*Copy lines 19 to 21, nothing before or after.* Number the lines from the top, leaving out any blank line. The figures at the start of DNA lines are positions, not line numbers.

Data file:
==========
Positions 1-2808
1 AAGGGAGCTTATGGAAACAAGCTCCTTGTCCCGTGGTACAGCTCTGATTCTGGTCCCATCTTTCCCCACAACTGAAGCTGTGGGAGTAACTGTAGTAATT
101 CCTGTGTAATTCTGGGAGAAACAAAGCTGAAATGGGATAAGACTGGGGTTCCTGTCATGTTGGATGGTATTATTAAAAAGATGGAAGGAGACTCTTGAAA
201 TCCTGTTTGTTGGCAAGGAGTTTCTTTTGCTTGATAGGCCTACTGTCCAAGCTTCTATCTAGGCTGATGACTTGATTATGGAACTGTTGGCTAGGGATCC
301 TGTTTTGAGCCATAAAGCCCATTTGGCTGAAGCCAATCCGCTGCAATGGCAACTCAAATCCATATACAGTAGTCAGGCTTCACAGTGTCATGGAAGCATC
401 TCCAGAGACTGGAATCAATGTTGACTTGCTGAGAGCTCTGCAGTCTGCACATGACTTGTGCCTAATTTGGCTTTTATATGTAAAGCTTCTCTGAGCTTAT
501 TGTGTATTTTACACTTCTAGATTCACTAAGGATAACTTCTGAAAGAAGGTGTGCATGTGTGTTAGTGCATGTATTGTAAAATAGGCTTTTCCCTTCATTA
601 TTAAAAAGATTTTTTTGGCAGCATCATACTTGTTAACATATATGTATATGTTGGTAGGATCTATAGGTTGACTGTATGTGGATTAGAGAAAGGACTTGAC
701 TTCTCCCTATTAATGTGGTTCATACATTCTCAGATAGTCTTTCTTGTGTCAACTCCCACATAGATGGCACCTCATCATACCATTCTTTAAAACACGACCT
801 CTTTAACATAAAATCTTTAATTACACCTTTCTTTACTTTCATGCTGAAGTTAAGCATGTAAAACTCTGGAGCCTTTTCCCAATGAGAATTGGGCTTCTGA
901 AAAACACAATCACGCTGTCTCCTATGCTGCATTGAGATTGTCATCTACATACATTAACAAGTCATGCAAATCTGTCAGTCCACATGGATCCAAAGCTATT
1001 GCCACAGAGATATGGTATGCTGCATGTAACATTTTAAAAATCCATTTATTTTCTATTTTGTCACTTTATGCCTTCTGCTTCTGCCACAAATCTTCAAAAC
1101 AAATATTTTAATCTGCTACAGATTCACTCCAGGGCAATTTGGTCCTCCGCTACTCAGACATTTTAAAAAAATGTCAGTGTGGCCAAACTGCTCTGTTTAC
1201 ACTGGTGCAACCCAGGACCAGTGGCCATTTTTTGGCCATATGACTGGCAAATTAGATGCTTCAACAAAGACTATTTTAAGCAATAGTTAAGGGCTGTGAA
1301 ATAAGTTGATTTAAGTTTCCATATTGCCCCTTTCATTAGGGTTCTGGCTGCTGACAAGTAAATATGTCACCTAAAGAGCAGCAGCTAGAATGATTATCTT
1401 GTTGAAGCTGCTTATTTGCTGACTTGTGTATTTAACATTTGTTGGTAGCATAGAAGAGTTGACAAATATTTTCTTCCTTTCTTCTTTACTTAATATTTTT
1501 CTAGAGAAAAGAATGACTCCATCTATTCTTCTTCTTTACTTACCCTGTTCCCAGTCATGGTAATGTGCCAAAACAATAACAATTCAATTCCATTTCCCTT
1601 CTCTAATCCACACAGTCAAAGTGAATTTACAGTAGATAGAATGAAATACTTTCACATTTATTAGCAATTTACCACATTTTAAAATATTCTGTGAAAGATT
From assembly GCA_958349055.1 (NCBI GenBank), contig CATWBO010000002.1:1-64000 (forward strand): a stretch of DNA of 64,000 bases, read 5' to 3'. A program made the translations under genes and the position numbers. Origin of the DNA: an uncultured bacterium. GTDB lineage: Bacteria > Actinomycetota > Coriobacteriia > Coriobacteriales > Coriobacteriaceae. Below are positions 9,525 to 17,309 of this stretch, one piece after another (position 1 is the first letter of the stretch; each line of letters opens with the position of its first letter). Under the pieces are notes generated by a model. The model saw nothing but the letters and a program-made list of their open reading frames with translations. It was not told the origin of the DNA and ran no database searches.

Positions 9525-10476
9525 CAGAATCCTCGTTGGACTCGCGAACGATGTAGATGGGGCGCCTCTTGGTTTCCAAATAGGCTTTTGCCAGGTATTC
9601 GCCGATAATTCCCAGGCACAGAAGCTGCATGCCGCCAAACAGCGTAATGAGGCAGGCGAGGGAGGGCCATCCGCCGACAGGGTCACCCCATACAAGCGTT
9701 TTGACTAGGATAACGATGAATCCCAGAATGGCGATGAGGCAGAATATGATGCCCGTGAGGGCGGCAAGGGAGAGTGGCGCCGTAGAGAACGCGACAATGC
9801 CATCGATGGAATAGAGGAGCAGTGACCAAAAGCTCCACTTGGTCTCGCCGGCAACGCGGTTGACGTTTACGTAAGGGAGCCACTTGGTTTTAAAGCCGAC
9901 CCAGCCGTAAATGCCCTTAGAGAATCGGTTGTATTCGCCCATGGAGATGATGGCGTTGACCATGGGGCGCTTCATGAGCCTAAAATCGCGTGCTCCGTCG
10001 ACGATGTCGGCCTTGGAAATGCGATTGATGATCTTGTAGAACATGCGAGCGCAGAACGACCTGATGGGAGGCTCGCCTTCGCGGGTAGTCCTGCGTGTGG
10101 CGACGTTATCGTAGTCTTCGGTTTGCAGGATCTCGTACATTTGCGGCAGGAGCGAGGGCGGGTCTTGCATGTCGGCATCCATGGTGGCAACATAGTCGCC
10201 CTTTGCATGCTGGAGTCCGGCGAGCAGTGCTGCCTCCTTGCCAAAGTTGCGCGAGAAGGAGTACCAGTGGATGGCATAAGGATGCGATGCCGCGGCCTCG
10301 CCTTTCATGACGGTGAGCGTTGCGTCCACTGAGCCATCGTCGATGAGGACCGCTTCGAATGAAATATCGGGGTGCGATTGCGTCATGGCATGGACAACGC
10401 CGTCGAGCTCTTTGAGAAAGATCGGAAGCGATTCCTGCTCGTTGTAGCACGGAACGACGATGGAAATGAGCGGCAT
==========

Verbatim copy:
From assembly GCA_958349055.1 (NCBI GenBank), contig CATWBO010000002.1:1-64000 (forward strand): a stretch of DNA of 64,000 bases, read 5' to 3'. A program made the translations under genes and the position numbers. Origin of the DNA: an uncultured bacterium. GTDB lineage: Bacteria > Actinomycetota > Coriobacteriia > Coriobacteriales > Coriobacteriaceae. Below are positions 9,525 to 17,309 of this stretch, one piece after another (position 1 is the first letter of the stretch; each line of letters opens with the position of its first letter). Under the pieces are notes generated by a model. The model saw nothing but the letters and a program-made list of their open reading frames with translations. It was not told the origin of the DNA and ran no database searches.

Positions 9525-10476
9525 CAGAATCCTCGTTGGACTCGCGAACGATGTAGATGGGGCGCCTCTTGGTTTCCAAATAGGCTTTTGCCAGGTATTC